Napa, Calif. — Muck and mud cover the floor of the doughnut-shaped cave under construction below Jayson Woodbridge's Napa Valley home, the freshly carved walls still weeping groundwater. Near the entrance, Woodbridge plans to install a winery to make his Hundred Acre Cabernet Sauvignon. Wine barrels will line the back walls.
And to ensure that conditions below ground are in sync with the weather outside -- a key, he believes, to balanced wine and happy workers -- Woodbridge is installing an air-circulation system that can be cranked up to the equivalent of hurricane force winds.
A little extreme? Not if you are intent on producing one of the highly sought-after Napa Valley boutique wines known as cult Cabs.
Spending fortunes on madcap innovations in hopes of realizing infinitesimal flavor enhancements has become routine, as a rush of ambitious winemakers enters the race to produce a new generation of top-flight Napa Valley wines. Meticulously hand-pruning closely planted vines, tenderly hand-sorting grapes -- not once but twice -- and building elaborately engineered multimillion-dollar wineries are now the rule.
The first generation of cult Cabs (some of which are 100% Cabernet Sauvignon and some of which are Cabernet-based Bordeaux-style blends) started out as an elite club of limited production, highly extracted wines built to deliver powerful flavors. Wines such as Screaming Eagle, Colgin Cellars, Harlan Estate, Bryant Family and a handful of others were overnight successes in the 1990s, dazzling critics and quickly becoming an obsession among well-heeled wine collectors. They were sold almost exclusively through tightly controlled mailing lists.
It's been 10 years, and thousands of wine collectors still line up for a slot on the waiting lists, hoping for the opportunity to fork over $200 or more to buy the wines directly from the vintner. Impatient? The wines can be bought at auction -- for two to six times the mailing list price or more. Or ordered at restaurants such as Patina, Spago and Valentino, where a 2001 Screaming Eagle fetches $2,900 (which is a bargain, because at Melisse it's $3,200). Only the extremely wealthy can afford these wines, and many collectors never pop the cork, preferring the bragging rights of owning to drinking.
With the recent Supreme Court decision striking down certain state laws prohibiting direct shipments from California wineries to consumers in several states including New York, along with an overall explosion in demand for high-end wines, the cult Cabs are expected to become even harder to find, and much more expensive. The number of winemakers attempting to make these wines is exploding.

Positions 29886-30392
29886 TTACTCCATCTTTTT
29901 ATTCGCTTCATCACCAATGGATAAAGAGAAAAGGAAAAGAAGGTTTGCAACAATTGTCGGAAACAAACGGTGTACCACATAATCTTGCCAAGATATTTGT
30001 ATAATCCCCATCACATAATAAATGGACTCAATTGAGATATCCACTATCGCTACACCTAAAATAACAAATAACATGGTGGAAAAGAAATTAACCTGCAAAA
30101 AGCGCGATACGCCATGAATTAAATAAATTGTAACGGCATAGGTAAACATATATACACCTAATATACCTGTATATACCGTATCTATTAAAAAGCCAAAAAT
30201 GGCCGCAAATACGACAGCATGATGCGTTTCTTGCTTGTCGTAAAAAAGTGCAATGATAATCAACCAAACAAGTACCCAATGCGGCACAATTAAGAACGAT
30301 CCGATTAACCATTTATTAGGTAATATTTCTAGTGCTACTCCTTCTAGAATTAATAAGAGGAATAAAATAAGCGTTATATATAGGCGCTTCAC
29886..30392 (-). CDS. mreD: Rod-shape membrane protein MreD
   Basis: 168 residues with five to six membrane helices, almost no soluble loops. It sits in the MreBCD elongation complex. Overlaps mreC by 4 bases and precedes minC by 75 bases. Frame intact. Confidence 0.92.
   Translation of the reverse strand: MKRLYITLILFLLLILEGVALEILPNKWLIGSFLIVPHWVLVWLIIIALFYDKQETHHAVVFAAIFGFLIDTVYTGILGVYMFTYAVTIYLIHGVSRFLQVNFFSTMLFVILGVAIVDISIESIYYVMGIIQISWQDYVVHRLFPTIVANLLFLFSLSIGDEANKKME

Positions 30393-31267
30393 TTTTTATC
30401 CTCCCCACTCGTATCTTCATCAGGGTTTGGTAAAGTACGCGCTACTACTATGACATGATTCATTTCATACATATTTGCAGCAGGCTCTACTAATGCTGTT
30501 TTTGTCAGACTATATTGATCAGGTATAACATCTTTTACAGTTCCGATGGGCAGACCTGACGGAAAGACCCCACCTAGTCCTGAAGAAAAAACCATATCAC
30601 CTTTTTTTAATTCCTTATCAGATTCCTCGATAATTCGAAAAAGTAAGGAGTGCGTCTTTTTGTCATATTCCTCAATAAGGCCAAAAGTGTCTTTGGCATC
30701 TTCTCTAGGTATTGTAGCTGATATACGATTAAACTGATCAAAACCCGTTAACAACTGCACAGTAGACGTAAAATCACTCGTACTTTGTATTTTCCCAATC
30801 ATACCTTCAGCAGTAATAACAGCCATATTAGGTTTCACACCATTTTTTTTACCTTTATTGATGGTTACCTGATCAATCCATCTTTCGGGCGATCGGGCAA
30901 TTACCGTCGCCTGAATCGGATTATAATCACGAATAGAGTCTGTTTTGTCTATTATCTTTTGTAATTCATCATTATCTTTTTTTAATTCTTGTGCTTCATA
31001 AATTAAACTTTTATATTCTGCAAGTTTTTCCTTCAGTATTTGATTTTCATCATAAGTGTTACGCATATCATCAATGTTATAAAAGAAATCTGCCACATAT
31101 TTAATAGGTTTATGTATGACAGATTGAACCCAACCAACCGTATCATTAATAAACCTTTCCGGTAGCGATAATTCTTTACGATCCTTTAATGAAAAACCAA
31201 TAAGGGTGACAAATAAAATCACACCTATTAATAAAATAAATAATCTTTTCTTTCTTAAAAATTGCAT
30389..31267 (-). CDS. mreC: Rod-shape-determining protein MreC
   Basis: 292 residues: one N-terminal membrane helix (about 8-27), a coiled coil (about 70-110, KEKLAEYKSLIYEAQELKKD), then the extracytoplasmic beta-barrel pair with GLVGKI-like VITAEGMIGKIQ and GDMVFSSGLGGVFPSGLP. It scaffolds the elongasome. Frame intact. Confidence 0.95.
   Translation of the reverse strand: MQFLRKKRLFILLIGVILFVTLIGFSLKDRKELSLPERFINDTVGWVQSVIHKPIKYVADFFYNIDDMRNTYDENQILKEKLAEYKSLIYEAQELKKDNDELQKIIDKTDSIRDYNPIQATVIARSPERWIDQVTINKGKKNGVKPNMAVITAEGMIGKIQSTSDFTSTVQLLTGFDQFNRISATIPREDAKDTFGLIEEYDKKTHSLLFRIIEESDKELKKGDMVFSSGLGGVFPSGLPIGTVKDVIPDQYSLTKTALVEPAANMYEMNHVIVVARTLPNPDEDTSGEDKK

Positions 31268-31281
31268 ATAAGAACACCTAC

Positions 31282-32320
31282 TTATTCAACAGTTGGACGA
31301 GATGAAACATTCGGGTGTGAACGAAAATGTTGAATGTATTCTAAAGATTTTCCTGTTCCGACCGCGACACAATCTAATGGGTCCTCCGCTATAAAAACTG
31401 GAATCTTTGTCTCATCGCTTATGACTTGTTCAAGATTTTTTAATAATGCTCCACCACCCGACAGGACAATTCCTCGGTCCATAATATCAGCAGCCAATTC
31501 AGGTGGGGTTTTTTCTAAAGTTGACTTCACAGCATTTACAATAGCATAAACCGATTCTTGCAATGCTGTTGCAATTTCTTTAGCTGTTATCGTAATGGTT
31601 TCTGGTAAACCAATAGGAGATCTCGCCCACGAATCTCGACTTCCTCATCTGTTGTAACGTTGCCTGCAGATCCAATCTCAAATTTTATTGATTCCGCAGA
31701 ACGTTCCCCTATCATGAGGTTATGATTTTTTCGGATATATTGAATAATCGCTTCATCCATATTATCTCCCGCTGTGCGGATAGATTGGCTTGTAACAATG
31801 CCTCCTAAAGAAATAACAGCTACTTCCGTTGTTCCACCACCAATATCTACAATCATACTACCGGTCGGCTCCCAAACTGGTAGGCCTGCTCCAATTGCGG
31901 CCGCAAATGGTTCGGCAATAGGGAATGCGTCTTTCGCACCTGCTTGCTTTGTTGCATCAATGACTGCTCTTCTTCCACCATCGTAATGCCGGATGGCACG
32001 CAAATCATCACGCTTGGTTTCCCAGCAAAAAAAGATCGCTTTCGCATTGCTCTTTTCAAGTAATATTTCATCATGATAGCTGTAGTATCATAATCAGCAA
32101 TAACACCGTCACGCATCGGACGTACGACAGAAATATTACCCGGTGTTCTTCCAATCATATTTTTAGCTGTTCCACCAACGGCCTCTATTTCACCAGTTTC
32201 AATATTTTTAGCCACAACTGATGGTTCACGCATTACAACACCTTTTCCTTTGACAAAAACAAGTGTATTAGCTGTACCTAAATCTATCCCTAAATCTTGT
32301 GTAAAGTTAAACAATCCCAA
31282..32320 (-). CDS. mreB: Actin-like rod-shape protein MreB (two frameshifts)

The idiosyncratic and fiercely independent producers of cult Cabs are the American wine industry's leading innovators as well as the industry's most profitable winemakers, according to wine consultant Vic Motto. "On every front, they set the tone for everyone else," he says.
The challenge is to take winemaking even further, says Woodbridge, a former oil and gas industry investment banker from Vancouver, Canada. Like most of the new arrivals, he came to Napa with the money to do things exactly the way he wants.
While throughout the valley, workers hoist overflowing bins of grapes into open-bed trucks, Woodbridge works alongside his harvest crews to make sure grapes are gently placed in shallow ventilated boxes, one layer of grape bunches per box, "so nothing gets crushed," he says. The boxes are whisked into refrigerated trucks where they are stored at just above freezing temperatures until they get to the winery. Sorted twice, grape by grape, before going into the fermenter, "my grapes look like caviar," says Woodbridge.
Although his state-of-the-art oak fermentation tanks are designed to last 10 years, Woodbridge uses them for only two vintages. "I think it makes better wine to do it this way," he says. With no formal training as an oenologist, Woodbridge shares the title of co-winemaker with Phillip Melka, who has worked at Chateau Haut-Brion and Chateau Petrus before coming to Dominus in Napa.
Woodbridge is shopping for a forest in France so that he can control the wood used to make his oak barrels from sapling to cooperage. "It's not extreme," he says. "There are just a few of us who will go the distance."
Woodbridge has a $175 price tag on his 2002 Hundred Acre -- his third vintage.
Not everyone comes to Napa with such deep pockets, yet they all know they have to push the envelope. Paul Frank, a marketing executive in Los Angeles' jewelry industry for 35 years, and his wife, Suzie, sold their home in Encino to try their hands at making a cult Cab.
So how does someone like Woodbridge or the Franks go about creating a cult Cab? First, you need the right vineyards.